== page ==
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CVE-2024-27301 CVE-2024-27822 - Discovering Hundreds of Vulnerable MacOS Installers

macOS vulnerabilityCVE-2024-27822CVE-2024-27301
June 14, 2024
2 mins read
Carlos Polop

Carlos Polop

Cloud Pentesting Team Leader

As a pentester, whenever you discover a new type of vulnerability, you're always curious about its real impact. This was the case with the vulnerability CVE-2024-27822 I discovered, which affected hundreds of macOS installers.

This vulnerability allowed abuse of third-party installers to escalate privileges to root without needing the user's password.

To understand how widespread this issue was, I used the Trickest to build workflows and automate the discovery of vulnerable installers.

Fingerprinting Vulnerable macOS Installers

First, I needed a way to identify vulnerable macOS installers. The process was straightforward:

  1. Identify pre and post-install scripts: macOS installers execute these scripts (e.g., and with root privileges
  2. Locate the scripts: These scripts are found in the installer package (.pkg) inside the Scripts folder
  3. Identify the vulnerability: If these scripts used the shebang #!/bin/zsh, they could execute $HOME/.zshenv as root, leading to arbitrary code execution

With this knowledge, I set out to find as many .pkg macOS installers as possible, decompress them, and check for scripts using the shebang #!/bin/zsh.

Method 1: Scraping GitHub

The first method involved scraping GitHub for macOS installers. Previously, I used Trickest to parse 10TB of GitHub logs and categorize millions of repositories.

Using these URLs, I created a Trickest workflow that utilized the GitHub GraphQL API to search for .pkg files in releases and return their URLs.

Workflow Github

The workflow:

  1. Downloads the list of GitHub repositories
  2. Splits the list into chunks and process them in parallel
  3. Uses the GitHub GraphQL API to find .pkg files and return their URLs

With 5 machines and the powerful scalable execution engine, it took only half an hour to gather URLs to .pkg files from millions of GitHub repositories, resulting in a few dozen URLs.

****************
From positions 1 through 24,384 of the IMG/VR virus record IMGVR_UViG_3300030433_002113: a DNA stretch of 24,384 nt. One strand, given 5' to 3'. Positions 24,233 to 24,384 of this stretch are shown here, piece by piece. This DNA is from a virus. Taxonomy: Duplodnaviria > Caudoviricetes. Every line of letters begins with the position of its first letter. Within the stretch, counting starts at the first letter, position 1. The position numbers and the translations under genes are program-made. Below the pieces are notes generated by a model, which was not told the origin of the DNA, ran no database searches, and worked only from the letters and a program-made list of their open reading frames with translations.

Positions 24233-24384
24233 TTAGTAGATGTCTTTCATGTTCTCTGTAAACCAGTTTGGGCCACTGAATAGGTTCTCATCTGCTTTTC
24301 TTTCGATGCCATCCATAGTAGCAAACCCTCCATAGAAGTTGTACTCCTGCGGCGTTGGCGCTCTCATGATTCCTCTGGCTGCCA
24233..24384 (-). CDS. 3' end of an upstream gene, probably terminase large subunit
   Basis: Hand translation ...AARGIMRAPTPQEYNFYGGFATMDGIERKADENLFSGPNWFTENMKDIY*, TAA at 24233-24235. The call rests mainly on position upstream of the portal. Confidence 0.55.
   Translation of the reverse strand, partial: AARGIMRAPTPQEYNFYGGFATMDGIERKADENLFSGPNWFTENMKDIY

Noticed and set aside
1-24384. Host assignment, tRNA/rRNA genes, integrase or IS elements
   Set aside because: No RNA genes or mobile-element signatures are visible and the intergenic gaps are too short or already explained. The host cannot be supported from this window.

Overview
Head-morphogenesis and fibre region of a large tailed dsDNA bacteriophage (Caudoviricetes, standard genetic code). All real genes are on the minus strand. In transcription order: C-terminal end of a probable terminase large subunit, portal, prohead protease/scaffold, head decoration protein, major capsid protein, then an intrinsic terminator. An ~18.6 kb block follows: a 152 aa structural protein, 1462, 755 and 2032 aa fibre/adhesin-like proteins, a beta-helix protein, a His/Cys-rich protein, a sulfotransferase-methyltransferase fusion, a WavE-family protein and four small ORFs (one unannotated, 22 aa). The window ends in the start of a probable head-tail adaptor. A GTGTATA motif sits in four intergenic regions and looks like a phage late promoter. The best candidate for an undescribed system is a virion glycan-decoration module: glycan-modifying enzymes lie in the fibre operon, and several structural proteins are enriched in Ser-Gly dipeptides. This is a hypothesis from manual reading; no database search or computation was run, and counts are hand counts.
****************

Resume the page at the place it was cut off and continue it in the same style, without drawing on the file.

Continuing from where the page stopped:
Method 2: Scraping

This idea came from Nenad, the CEO of Trickest. He suggested scraping for application URLs and then scraping these websites for .pkg files.

We created a Trickest workflow to:

  1. Get application URLs from
  2. Use tools like gau and katana to find paths
  3. Grep for .pkg files

Workflow itunes

Using 10 machines, we obtained a few hundred URLs to .pkg files in 5 hours.

Searching for Vulnerable macOS Installers

With hundreds of .pkg URLs, it was time to download, decompress, and search for scripts with the shebang #!/bin/zsh. If found, the installer was vulnerable.

We created a simple Trickest workflow:

Workflow PKG

This workflow:

  1. Separates URLs into chunks
  2. Process them in parallel
  3. Download, decompress, and search for the scripts

Running this workflow with 6 machines in parallel took only about 6 minutes.

Findings & Conclusions

After running these workflows, we discovered over a hundred installers vulnerable to privilege escalation. This exercise and results demonstrated how Trickest can effectively uncover vulnerable assets.

I reported the identified vulnerability to the relevant companies and Apple. Initially, I directly contacted the companies, presuming it to be a misconfiguration that they could rectify autonomously. However, subsequent discussions led me to report the issue to Apple, in consideration of a potential OS-level resolution.

Several CVEs and advisories were released:

After Apple clarified they would fix the issue, no more advisories or CVEs were requested, and no more companies were contacted about the issue.


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